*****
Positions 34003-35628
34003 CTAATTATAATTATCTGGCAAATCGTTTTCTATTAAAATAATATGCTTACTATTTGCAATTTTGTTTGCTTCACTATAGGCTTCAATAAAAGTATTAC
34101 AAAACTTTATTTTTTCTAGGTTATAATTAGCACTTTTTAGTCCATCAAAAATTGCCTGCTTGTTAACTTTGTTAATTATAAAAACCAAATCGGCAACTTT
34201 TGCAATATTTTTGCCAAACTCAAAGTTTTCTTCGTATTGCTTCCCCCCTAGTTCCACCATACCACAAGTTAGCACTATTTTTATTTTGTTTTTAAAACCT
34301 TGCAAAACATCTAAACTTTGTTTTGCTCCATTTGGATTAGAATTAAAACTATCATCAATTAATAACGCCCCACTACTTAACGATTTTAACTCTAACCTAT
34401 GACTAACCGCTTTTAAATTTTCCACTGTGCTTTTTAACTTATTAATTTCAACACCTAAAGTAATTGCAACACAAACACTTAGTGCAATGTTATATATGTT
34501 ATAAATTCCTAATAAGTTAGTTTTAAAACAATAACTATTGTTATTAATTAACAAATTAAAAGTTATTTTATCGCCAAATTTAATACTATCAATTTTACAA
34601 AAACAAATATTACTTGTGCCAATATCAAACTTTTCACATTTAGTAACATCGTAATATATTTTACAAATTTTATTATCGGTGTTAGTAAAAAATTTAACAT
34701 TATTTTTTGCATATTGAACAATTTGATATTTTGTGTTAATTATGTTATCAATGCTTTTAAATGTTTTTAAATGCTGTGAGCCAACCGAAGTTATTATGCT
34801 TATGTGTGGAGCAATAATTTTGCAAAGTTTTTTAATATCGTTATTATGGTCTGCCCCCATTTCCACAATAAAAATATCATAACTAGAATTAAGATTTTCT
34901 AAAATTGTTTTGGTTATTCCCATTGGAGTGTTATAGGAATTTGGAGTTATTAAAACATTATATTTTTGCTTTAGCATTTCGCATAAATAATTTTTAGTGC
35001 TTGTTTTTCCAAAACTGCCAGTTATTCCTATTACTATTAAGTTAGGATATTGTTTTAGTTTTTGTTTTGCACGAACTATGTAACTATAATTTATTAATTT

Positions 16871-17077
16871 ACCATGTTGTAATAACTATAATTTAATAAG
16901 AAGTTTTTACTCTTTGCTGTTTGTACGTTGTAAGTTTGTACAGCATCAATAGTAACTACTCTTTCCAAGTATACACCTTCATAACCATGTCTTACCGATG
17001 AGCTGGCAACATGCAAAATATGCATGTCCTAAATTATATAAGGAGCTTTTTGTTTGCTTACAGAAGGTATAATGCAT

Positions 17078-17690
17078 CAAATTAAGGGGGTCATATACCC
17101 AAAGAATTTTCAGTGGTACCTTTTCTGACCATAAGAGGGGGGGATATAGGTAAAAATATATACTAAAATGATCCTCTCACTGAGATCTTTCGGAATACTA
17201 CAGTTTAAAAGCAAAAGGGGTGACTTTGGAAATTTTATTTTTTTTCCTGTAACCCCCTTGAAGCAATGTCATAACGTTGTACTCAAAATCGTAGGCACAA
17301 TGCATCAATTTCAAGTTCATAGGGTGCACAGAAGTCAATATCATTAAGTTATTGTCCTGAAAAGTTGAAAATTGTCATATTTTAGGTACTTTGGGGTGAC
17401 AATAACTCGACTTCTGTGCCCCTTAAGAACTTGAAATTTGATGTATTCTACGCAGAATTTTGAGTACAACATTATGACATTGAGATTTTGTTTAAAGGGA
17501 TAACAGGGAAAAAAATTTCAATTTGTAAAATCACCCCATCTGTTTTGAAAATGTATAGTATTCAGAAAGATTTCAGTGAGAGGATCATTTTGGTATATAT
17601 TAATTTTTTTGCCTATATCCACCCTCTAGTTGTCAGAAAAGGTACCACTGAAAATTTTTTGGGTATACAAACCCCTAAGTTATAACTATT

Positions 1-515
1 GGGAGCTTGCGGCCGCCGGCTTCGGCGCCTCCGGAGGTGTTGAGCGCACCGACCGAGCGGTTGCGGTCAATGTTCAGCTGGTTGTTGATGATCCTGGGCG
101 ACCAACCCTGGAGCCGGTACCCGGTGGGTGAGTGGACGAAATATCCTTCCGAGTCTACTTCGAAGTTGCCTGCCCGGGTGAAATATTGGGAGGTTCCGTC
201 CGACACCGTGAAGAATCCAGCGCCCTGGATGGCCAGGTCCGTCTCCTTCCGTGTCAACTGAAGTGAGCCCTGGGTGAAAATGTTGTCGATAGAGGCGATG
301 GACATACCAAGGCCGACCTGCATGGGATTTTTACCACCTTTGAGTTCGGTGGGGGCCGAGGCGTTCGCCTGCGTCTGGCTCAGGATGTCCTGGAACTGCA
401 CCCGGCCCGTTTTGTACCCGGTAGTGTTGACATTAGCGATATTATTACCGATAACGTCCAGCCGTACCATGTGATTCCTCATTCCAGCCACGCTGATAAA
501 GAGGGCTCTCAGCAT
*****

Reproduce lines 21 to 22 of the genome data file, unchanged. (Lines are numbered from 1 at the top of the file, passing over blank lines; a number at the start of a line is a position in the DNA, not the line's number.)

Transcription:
17301 TGCATCAATTTCAAGTTCATAGGGTGCACAGAAGTCAATATCATTAAGTTATTGTCCTGAAAAGTTGAAAATTGTCATATTTTAGGTACTTTGGGGTGAC
17401 AATAACTCGACTTCTGTGCCCCTTAAGAACTTGAAATTTGATGTATTCTACGCAGAATTTTGAGTACAACATTATGACATTGAGATTTTGTTTAAAGGGA